The word “socialist” was not there originally in the Preamble. It was added to
the Preamble by the 42nd Amendment of the Constitution in 1976. Thus, the
concept of “socialism” has been made explicit and India’s commitment to this
ideal has been underlined and strengthened.
The term “socialist” has not been defined in the Constitution. It does not however envisage doctrinaire socialism in the sense of insistence on state ownership as a matter of policy. It does not mean total exclusion of private enterprise and complete state ownership of material resources of the Nation. In India, there has always been emphasis on mixed economy, i.e., along with a public sector, the private sector also has a role to play. The government accepts
the policy of mixed economy where both public and private sectors co-exist side by side. However, the private enterprises has so far been rigorously controlled by the government, but signs are appearing on the horizon that in future the private enterprise is going to play a much more important economic role than it has
played so far.
The Supreme Court has in a number of decisions referred to the concept of socialism
and has used this concept along with the Directive Principles of State
Policy to assess and evaluate economic legislation. The Court has derived the
concept of social justice and of an economically egalitarian society from the concept
of socialism. According to the Supreme Court, “the principal aim of socialism
is to eliminate inequality of income and status and standards of life, and to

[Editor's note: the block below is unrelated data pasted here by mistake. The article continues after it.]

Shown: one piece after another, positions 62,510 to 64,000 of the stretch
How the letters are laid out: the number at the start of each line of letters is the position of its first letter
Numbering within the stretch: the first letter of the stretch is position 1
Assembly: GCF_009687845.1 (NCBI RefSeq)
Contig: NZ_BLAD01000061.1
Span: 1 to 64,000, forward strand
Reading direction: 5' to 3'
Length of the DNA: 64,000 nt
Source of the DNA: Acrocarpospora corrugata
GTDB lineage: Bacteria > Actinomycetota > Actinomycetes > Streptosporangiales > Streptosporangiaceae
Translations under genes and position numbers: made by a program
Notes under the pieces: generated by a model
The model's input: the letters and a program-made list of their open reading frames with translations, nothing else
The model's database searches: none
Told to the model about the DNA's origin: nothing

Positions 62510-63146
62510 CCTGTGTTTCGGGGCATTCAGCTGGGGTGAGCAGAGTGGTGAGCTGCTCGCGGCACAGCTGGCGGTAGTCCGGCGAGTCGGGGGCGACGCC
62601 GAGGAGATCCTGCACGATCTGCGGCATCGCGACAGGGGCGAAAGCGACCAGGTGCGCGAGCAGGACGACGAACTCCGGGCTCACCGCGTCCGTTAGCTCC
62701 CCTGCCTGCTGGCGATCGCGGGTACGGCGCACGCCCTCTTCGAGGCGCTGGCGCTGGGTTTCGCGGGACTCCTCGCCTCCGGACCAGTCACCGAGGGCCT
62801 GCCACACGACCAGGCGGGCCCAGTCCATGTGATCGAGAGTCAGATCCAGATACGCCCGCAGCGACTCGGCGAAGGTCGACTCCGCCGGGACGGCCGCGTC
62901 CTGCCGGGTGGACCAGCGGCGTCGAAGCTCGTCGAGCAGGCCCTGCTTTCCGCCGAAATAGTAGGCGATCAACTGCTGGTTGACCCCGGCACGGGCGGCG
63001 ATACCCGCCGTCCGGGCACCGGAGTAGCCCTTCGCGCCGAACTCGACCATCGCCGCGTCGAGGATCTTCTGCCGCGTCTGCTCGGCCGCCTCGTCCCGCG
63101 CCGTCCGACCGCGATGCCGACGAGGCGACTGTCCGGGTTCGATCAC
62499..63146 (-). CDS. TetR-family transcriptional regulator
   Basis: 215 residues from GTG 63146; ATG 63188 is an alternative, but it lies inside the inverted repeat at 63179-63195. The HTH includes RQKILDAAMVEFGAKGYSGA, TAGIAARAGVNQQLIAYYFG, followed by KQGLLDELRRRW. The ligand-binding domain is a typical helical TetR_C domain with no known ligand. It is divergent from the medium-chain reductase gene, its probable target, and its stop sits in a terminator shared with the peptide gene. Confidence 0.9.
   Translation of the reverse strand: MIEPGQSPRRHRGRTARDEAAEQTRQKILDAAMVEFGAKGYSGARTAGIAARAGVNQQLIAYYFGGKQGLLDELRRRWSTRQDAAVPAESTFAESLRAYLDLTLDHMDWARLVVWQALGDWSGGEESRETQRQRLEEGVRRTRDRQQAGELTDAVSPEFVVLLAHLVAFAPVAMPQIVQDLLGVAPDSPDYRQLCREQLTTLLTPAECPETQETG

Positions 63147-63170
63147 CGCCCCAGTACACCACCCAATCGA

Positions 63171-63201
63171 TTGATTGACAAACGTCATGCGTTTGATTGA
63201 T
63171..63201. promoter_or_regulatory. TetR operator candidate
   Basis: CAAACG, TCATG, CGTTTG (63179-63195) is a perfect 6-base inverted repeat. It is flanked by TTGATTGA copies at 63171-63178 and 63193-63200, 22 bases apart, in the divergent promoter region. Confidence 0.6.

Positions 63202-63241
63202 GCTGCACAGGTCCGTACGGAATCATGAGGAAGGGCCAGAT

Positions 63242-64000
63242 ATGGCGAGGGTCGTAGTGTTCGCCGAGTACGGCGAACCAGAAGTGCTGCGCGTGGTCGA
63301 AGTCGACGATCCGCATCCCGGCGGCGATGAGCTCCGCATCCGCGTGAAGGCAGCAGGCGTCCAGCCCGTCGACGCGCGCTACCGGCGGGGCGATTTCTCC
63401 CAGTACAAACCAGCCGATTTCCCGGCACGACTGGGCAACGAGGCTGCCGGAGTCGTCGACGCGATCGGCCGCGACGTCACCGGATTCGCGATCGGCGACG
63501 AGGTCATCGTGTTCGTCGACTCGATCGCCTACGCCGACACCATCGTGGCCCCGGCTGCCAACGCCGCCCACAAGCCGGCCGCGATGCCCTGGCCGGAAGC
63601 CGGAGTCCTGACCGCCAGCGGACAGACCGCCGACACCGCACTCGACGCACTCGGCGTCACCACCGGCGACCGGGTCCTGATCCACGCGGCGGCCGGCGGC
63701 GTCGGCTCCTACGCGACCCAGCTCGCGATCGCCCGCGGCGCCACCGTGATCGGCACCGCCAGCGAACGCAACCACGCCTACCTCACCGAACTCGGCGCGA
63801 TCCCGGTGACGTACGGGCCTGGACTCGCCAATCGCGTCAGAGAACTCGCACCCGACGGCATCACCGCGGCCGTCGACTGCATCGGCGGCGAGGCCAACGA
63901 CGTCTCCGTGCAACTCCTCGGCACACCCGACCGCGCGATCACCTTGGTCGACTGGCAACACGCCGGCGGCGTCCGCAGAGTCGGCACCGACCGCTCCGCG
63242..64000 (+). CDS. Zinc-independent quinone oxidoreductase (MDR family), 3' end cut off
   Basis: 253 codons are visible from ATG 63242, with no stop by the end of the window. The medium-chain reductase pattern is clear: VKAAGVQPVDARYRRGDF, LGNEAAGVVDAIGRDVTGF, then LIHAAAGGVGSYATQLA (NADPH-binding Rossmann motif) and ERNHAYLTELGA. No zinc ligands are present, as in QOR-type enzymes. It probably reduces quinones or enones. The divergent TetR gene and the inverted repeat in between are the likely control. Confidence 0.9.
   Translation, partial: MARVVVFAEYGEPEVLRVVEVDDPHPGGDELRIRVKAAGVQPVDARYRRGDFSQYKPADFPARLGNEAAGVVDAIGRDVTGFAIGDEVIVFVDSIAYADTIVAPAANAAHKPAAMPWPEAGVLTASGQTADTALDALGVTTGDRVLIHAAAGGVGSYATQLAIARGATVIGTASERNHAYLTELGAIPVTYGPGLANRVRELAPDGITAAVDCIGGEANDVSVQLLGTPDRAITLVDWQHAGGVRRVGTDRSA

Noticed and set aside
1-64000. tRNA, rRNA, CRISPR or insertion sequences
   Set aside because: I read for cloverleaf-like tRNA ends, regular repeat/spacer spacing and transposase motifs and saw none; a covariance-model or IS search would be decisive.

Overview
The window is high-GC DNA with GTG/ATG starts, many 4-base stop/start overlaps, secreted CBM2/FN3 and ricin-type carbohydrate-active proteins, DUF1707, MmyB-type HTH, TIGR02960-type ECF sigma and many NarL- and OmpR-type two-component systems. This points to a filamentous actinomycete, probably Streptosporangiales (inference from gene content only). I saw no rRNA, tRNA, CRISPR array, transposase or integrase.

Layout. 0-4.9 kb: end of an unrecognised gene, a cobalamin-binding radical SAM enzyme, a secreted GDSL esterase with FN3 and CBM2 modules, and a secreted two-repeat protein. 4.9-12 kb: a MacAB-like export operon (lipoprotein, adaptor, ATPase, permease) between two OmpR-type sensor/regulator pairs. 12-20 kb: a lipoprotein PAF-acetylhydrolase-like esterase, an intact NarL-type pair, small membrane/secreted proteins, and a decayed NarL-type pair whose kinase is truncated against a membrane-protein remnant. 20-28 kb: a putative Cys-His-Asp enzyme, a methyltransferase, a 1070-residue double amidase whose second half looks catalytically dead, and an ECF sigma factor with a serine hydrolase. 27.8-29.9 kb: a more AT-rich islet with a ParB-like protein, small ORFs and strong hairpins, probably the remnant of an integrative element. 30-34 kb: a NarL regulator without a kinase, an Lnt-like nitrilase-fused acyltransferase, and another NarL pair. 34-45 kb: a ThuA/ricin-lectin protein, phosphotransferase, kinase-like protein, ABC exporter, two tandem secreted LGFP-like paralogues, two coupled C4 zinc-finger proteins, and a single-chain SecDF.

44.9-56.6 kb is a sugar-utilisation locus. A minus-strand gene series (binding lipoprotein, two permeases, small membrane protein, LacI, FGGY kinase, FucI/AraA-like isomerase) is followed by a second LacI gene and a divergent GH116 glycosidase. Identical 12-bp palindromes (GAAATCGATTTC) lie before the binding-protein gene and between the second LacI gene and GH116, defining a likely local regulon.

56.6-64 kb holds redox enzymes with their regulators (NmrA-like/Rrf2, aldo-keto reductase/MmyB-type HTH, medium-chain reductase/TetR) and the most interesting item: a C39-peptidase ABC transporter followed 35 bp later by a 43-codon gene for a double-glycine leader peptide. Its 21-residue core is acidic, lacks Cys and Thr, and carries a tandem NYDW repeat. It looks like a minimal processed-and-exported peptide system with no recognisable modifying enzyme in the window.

provide a decent standard of life to the working people.”
Democratic socialism aims to end poverty, ignorance, disease and inequality
of opportunity. Socialistic concept of society should be implemented in the true
spirit of the Constitution.
In Samatha v. State of Andhra Pradesh, the Supreme
Court has stated while defining socialism : “Establishment of the egalitarian
social order through rule of law is the basic structure of the Constitution.”
The Court has laid emphasis on social justice so as to attain substantial degree
of social, economic and political equality. Social justice and equality are complimentary
to each other.
Another idea propounded by the Court is that socialism means distributive
justice so as to bring about the distribution of material resources of the community
so as to subserve the common good.
By reading the word ‘socialist’ in the Preamble with the Fundamental Rights
contained in Arts. 14 and 16, the Supreme Court has deduced the Fundamental
Right to equal pay for equal work and compassionate appointment.